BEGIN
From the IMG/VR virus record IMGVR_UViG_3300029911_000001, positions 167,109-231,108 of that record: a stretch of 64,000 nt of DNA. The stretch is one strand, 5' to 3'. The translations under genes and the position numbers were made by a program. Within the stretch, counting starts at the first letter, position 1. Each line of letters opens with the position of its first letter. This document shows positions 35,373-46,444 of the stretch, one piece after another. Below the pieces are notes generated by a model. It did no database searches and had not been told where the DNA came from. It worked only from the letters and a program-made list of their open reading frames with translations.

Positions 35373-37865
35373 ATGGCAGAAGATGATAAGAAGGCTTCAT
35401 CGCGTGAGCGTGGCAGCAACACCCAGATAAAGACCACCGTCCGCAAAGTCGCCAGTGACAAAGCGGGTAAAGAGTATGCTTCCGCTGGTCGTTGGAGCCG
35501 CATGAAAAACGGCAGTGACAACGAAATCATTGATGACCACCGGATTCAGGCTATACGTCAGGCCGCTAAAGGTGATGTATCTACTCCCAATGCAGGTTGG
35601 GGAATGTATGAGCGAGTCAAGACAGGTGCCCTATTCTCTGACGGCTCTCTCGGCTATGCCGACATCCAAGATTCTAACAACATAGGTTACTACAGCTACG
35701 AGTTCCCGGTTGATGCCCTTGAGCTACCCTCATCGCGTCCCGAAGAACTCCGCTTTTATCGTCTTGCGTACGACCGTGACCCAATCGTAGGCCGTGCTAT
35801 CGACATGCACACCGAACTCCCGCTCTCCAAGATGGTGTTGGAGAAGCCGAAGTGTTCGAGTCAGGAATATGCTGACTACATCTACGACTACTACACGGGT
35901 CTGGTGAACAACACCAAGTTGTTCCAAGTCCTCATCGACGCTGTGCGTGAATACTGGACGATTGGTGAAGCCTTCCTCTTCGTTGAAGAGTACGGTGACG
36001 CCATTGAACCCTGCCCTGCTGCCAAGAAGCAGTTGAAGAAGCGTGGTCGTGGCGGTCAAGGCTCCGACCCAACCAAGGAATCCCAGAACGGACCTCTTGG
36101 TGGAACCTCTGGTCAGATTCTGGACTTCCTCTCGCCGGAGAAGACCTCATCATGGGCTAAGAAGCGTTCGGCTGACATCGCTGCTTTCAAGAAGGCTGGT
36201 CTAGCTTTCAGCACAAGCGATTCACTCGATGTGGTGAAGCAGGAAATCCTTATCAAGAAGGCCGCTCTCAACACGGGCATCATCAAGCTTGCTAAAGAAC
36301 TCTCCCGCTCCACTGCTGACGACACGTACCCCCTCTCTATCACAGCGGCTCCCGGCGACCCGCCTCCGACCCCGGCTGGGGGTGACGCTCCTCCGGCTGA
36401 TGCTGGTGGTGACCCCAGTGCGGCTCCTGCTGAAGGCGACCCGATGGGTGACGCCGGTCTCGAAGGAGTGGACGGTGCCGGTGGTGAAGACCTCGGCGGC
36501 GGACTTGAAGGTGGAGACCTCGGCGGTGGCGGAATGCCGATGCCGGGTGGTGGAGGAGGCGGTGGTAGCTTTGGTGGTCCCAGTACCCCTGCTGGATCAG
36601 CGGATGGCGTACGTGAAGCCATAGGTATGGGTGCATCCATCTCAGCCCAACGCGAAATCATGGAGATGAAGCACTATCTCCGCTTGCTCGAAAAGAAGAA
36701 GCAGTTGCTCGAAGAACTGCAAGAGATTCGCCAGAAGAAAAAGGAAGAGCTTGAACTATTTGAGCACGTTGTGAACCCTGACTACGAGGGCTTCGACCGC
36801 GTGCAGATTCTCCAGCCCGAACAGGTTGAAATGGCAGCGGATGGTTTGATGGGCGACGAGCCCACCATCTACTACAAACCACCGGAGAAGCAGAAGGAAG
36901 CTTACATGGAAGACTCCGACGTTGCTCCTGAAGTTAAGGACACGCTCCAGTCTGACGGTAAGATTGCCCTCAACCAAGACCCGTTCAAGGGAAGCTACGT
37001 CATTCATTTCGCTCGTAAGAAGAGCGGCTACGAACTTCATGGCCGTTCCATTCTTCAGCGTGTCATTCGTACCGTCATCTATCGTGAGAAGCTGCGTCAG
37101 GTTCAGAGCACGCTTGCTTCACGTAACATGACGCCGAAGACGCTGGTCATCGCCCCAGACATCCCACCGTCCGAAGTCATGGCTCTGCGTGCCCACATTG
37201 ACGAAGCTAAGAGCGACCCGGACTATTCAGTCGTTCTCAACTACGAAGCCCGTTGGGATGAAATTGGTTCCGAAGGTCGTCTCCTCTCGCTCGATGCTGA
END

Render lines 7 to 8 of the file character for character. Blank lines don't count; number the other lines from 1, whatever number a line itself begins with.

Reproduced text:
35701 AGTTCCCGGTTGATGCCCTTGAGCTACCCTCATCGCGTCCCGAAGAACTCCGCTTTTATCGTCTTGCGTACGACCGTGACCCAATCGTAGGCCGTGCTAT
35801 CGACATGCACACCGAACTCCCGCTCTCCAAGATGGTGTTGGAGAAGCCGAAGTGTTCGAGTCAGGAATATGCTGACTACATCTACGACTACTACACGGGT